How Middle School Algebra translates to smart personal finance advice

Posted: February 25, 2011 in Blogging, blogroll, Budget, Community, education, Finance For Youth, Life, Saving, School, Spending
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The other day, I was teaching a pre-algebra class. Our lesson of the day was learning how to create and solve equations based on word problems. During the lesson, I realized that this was a skill that we could all use to help us deal with complex personal finance decisions. I know, this doesn’t sound like it is going to lead to personal finance, because I’m talking about a lesson I taught to a bunch of pre-teens, but I’ll get there. Stick with me.

So here is one of the examples of questions we went through: 

Mandy has $440 in the bank. She withdraws $20 each week to pay for piano lessons. How many lessons can she afford with her savings?

Quickly, to remind people of how we would solve this, the steps are simple:

Step 1:    Circle the important information.

Step 2:    Define. Express the unknown as a variable the variable. What are you looking for?

Step 3:    Write the equation in words.

Step 4:    Write the equation.

Step 5:    Solve

Okay. So looking at Mandy and her piano lessons,

Mandy has $440 in the bank. She withdraws $20 each week to pay for piano lessons. How many lessons can she afford with her savings?

Step 1:    üComplete!

Step 2:    I’m trying to find out how many lessons. Let’s call that “X“. üComplete!

Step 3:    Cost per lesson ($20.00) times the number of lessons (X) is equal to total amount ($440.00). üComplete!

Step 4:    20(X) =440.00 üComplete!

Step 5:    x=22 lessons. üComplete!

 

Briefly putting aside that I showed very little work (a huge pet peeve of mine), I want you to look at the steps. What we did, and this is perfect for young people, is we took a paragraph (for 12 year olds, this might as well be a paragraph. I know it is only a sentence.), and turned it into a text message! How did we do it? We started to focus only on the important parts of the question. We ignored everything that isn’t important.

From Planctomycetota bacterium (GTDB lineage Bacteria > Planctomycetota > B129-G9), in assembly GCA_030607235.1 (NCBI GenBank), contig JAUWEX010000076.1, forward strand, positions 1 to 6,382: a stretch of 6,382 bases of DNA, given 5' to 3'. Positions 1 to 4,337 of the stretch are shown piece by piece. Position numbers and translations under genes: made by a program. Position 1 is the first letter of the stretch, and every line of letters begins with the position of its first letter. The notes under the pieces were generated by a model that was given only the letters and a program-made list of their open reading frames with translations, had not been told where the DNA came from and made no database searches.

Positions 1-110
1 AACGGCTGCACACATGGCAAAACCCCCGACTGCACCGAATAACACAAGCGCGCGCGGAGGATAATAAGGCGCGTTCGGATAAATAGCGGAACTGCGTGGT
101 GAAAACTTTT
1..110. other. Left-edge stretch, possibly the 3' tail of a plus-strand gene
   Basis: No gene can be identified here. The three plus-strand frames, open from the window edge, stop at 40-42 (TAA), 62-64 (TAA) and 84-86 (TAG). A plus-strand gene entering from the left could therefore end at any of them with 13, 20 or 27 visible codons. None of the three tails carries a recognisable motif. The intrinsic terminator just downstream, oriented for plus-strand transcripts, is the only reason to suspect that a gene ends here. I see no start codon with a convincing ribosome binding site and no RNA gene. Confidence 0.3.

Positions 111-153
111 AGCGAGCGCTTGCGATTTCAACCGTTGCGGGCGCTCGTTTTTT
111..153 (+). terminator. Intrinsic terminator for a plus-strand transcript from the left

So how do we make that make sense in our lives? Well, how many times do we consider our finances and just get lost in what seems like the sheer enormity of it all?

Now, how many times do we actually write down our problems in words, so we can look at them? If we don’t write them down, how can we set the stage for coming up with a solution? If we don’t set the stage, how can we determine what is the variable? If you don’t eat your meat, how can you have any pudding? It all follows itself.

I told a teacher friend of mine about this systematic way to solve what seems like complex money problems, and we laughed at how simple, yet effective, the whole system was. She reminded me of the very last step. You have to practice.

Sometimes, it is really cool that stuff you experience in school follows through the rest of your life.  Times like this, when something you thought you would never find a use for comes in really handy.  Of course, there are other times when you realize that some stuff you went through in school will follow you forever.

 

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Comments
  1. Romona says:

    Major lover from this website, a ton of your posts have truly helped me out. Looking towards updates!

  2. Martha Smith says:

    This book is one that should be kept in your library of books. Loads of information on how to become financially secure in your future. Thanks!

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